College students, including those attending Boston University, are embracing these disrespectful images of Italian Americans by throwing “Jersey Shore” themed parties complete with excessive use of bronzer and the occasional employment of a Bump-it. Arguments may be made that these parties are all in good fun; however, what few people realize is that dressing up like a Guido for entertainment is a basic, however less directly cruel, equivalent to a Vaudeville performer appearing in blackface and acting as a buffoon.
As Caryn Brooks of Time Magazine points out in her article, “Italian Americans and the G Word: Embrace or Reject,” MTV has had its fair share of controversy surrounding the use of the term Guido while promoting “Jersey Shore.” Dominos, the collegiate favorite pizza-by-delivery company, pulled its ads from the show after the term Guido appeared in promotions for it. MTV quickly changed the word to “roommates” in the commercial but still stood by the term Guido, stating that they would not deter the “roommates” from referring to themselves that way. Brooks highlights the ignorance of the cast members embracing this term by juxtaposing the opinion of “The Situation” with the opinion of Andre DiMino, president of the national Italian-American service organization. While “The Situation,” believes that the term Guido refers to a, “good looking Italian guy,” DiMino sees the term as, “‘a derogatory comment,’” explaining, “‘It’s a pejorative word to depict an uncool Italian who tries to act cool.'”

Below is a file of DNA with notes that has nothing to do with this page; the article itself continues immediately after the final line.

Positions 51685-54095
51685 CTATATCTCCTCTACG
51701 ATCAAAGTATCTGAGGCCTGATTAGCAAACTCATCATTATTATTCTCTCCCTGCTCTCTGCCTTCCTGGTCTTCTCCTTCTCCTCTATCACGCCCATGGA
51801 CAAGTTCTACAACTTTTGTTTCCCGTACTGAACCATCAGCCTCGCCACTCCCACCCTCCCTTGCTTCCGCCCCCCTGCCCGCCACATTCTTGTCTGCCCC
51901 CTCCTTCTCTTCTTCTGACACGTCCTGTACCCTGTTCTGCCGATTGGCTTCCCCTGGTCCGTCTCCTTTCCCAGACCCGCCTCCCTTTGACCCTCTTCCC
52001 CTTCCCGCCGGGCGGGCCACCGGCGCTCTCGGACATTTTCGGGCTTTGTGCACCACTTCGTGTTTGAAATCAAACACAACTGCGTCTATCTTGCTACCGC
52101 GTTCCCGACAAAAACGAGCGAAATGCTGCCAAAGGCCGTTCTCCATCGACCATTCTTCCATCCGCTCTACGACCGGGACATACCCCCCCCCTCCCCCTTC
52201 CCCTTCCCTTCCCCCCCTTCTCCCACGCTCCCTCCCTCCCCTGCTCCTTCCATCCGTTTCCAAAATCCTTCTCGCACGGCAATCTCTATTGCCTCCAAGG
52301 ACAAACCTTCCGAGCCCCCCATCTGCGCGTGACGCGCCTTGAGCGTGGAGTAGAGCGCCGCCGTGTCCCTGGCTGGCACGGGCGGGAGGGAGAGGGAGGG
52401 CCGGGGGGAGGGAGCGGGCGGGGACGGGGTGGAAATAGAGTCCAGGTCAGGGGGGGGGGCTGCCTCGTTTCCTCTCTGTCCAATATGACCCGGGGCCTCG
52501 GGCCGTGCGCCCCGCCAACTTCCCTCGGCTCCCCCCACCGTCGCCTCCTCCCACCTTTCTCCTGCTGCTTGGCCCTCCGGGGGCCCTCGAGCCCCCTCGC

While some are offended by the show’s blatant use of the term Guido, others stand by the term and defend its history, arguing that the term in empowering rather than prejudiced. Irin Carmon, blogger for the popular site Jezebel.com posted a pro-Guido argument entitled, “Jersey Shore: On Beauty and Not Even Looking Italian.” This post was reposted by popular blog”Sociological Images” due to its rare albeit insightful take on the new found popularity of the term. Carmon argues that the term Guido is not pejorative at all, stating that it was developed by Italian Americans in order to define their own standard of beauty in a time when Marcia Brady was considered perfection. Carmon cites recent panel discussion held at Queens College as her evidence using arguments given by New York State Senator Diane Savino to prove the term Guido’s positive inflection. Savino points to “Saturday Night Fever” as a positive turning point for Guido culture, stating, “‘It changed the image for all of us,’” and referencing John Travolta’s white suit and slicked back hair as, “‘a way we [Italian Americans] could develop our own standard of beauty,’”(Carmon, 2010).